LionMarc Model Designs
WW2 British Antenna w/base
LionMarc Model Designs 1:35 Set #LM60009

Review by Terry Ashley

The Set:

The No.19 radio type B aerial base was often used with 8ft antenna on most British/Commonwealth AFVs during WWII including the Sherman, Cromwell, Churchill etc, as well as armoured cars such as the Staghound giving an almost endless choice for using this set.

Depicting the British No.19 radio type B aerial base convincingly has been like the holy grail for British/Commonwealth modellers over the years with most kit aerials ranging from solid blobs to more intricate attempts that have mostly been over scale in thickness. There have been some respectable B aerials in recent AFV Club, Dragon and Tasca kits that are a vast improvement on earlier efforts but there is still room for improvement.

There has also been some type B aerial base sets produced by aftermarket people in etched brass but these are mostly for the more experienced modeller and some effort is required to get a satisfactory result but now LionMarc Model Designs have released this set with one type B aerial base in formed brass along with a delicate formed brass 8ft antenna.

The set consists of four parts, three for the aerial base and one for the 8ft antenna with the only cleanup needed being some fine brass residue on the inside lip of the top ring, this is easily removed with a #11 blade but take care not to bend the ring out of shape while handling during the cleanup.

The four brass antenna parts included in the set

The 8ft aerial is quite delicate and will bend easily if not careful and if this occurs you can straighten easily by rolling the aerial under a steel ruler on a firm flat surface such as a cutting board available from art shops.

Assembling the aerial base is best done by soldering for a stronger assembly but cyanoacrylate (super glue) will do the job if not confident with soldering.

I will step through the method of assembly I found to be quite quick and easy but take care as the parts are small and can be easily lost if not careful with the tweezers.

Step 1; slightly expand the four base prongs until they are slightly wider than the diameter of the top brass ring.

Step 2; hold the pronged base upside down on a firm surface (hold in place with the tip of a #11 blade or similar) and slip the top ring over the base and carefully ease the ring down level with the surface which in turn will be level with the four prongs, the tension of the expanded prongs will hold the ring in place. 

Step 3; flip the base/ring over (carefully) and check the ring is level with all four prongs and then hold securely with tweezers ready for soldering the ring and base together.

Step 4; cut a very small sliver of strip solder (about 0.5mm) and after applying a small amount of flux with a fine brush, sit the solder on top of the first ring prong join, the flux will help hold this in place. It is important when applying the heated soldering iron tip not to actually touch the solder as it will just jump to the tip, but instead lightly touch the heated tip to the side of the ring and when this heats it will melt the solder between the parts to form the join. Any excess solder can be filed away with a fine needle file, but if you use only the smallest amount of solder the join should be quite clean.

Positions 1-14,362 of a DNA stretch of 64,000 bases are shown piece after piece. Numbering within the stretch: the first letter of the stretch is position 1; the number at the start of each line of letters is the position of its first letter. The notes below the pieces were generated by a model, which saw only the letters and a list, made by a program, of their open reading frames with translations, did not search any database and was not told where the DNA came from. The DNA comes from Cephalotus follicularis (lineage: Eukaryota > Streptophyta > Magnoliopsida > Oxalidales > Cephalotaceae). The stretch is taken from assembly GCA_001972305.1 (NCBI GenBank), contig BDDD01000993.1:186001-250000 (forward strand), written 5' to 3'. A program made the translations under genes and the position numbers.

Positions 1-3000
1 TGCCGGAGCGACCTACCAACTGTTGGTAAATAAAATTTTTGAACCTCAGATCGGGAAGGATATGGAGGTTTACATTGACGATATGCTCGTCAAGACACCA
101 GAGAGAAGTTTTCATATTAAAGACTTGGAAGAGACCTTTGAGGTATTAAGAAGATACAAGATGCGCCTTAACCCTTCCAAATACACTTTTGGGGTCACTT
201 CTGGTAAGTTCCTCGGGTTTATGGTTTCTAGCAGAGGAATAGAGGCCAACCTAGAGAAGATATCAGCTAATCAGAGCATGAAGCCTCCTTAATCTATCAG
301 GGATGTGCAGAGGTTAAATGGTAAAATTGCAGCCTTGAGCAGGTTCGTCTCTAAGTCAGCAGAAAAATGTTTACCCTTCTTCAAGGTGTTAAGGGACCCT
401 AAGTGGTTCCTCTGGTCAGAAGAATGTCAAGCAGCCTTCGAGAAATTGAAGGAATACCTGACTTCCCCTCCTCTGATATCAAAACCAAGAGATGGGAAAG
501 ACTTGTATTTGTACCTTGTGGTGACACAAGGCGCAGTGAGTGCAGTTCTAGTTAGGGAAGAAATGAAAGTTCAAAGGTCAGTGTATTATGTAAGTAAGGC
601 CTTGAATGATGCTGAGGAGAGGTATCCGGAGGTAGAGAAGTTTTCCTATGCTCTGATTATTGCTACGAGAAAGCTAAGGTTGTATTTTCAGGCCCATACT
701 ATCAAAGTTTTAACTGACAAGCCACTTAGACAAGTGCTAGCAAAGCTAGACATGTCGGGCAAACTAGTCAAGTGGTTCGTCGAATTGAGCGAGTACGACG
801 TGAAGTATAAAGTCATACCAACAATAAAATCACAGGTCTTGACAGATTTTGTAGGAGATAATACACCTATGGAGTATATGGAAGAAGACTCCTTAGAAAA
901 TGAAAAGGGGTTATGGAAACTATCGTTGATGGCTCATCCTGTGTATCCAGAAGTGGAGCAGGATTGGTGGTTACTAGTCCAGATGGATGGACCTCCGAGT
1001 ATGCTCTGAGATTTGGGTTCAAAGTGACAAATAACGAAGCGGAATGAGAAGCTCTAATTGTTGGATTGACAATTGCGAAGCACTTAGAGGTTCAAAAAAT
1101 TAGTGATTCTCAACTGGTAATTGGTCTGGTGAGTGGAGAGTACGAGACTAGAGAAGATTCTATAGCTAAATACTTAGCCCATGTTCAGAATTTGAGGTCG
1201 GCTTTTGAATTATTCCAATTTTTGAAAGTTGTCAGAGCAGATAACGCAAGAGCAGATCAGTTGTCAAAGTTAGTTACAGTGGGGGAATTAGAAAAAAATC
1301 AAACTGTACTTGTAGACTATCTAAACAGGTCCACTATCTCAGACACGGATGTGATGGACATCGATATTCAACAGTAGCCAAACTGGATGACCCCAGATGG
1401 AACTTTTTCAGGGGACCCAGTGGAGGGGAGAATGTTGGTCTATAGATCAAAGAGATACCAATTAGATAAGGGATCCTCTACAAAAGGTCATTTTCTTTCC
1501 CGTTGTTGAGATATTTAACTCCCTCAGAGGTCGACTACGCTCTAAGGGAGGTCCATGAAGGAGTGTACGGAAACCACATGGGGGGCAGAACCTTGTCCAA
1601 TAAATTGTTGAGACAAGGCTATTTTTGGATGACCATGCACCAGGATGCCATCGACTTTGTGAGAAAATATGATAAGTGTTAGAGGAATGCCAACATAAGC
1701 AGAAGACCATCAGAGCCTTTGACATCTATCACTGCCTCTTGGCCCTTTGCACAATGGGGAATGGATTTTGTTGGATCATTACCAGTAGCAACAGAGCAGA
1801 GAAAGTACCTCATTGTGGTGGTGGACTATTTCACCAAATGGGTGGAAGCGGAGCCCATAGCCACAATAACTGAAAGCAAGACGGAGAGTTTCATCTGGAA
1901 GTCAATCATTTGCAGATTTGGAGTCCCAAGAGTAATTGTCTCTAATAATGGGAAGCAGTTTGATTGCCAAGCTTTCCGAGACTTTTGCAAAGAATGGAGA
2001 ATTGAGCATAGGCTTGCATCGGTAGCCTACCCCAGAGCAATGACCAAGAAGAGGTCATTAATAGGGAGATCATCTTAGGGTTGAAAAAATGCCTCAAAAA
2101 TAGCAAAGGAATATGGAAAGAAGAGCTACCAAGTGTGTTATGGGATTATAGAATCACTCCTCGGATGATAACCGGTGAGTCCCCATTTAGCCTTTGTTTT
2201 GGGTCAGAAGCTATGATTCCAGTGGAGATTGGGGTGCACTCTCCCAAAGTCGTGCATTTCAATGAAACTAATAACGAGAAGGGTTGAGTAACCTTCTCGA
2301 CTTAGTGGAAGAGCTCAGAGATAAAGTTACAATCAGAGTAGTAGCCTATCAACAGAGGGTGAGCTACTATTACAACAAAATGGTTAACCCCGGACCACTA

Step 5; repeat the soldering procedure for the other three prong joins, the first is obviously critical to get right with the others simply filling in the spaces.

Assembly sequences as per text above

Step 6; fit the central aerial post into the base opening and apply a small dab of solder using the same melt method to secure in place ensuring it is located centrally inside the base ring. The brass aerial simply fits into the hole in the post but you may not want to attach this until after painting to avoid any damage.

Fitting the assembled aerial base to any kit simply requires a small hole be drilled in the appropriate position for the small locating pin on the bottom of the aerial base, all very simply.

Assembly aerial base and images of the actual Type B aerial base for reference

The detail definition on the assembled aerial base is very good with the detail of the central post and the circular guard well done although the four support prongs could be a little thinner for the ultimate appearance, but this is only very minor and you can file these down if you feel this is necessary? The only detail missing being the two small brackets on the side of the guard base (see image above) and these can be added from thin card or a suitable etched bracket from any available set.

The brass aerial and base fitted to the Tasca Sherman turret


This is relatively simply Type B aerial base set compared to some etched sets available with the pre-formed brass parts only requiring minor cleanup and are basically ready for assembly which is quite straightforward, but care and some previous soldering experience would be beneficial.

The ease of assembly and good detail of the base will see this set a must have for British/Commonwealth modellers as it can be used on many different vehicles from tanks to armoured cars.

Highly recommended

Thanks to Leo from LionMarc Model Designs for the review set.

Page created February 4, 2009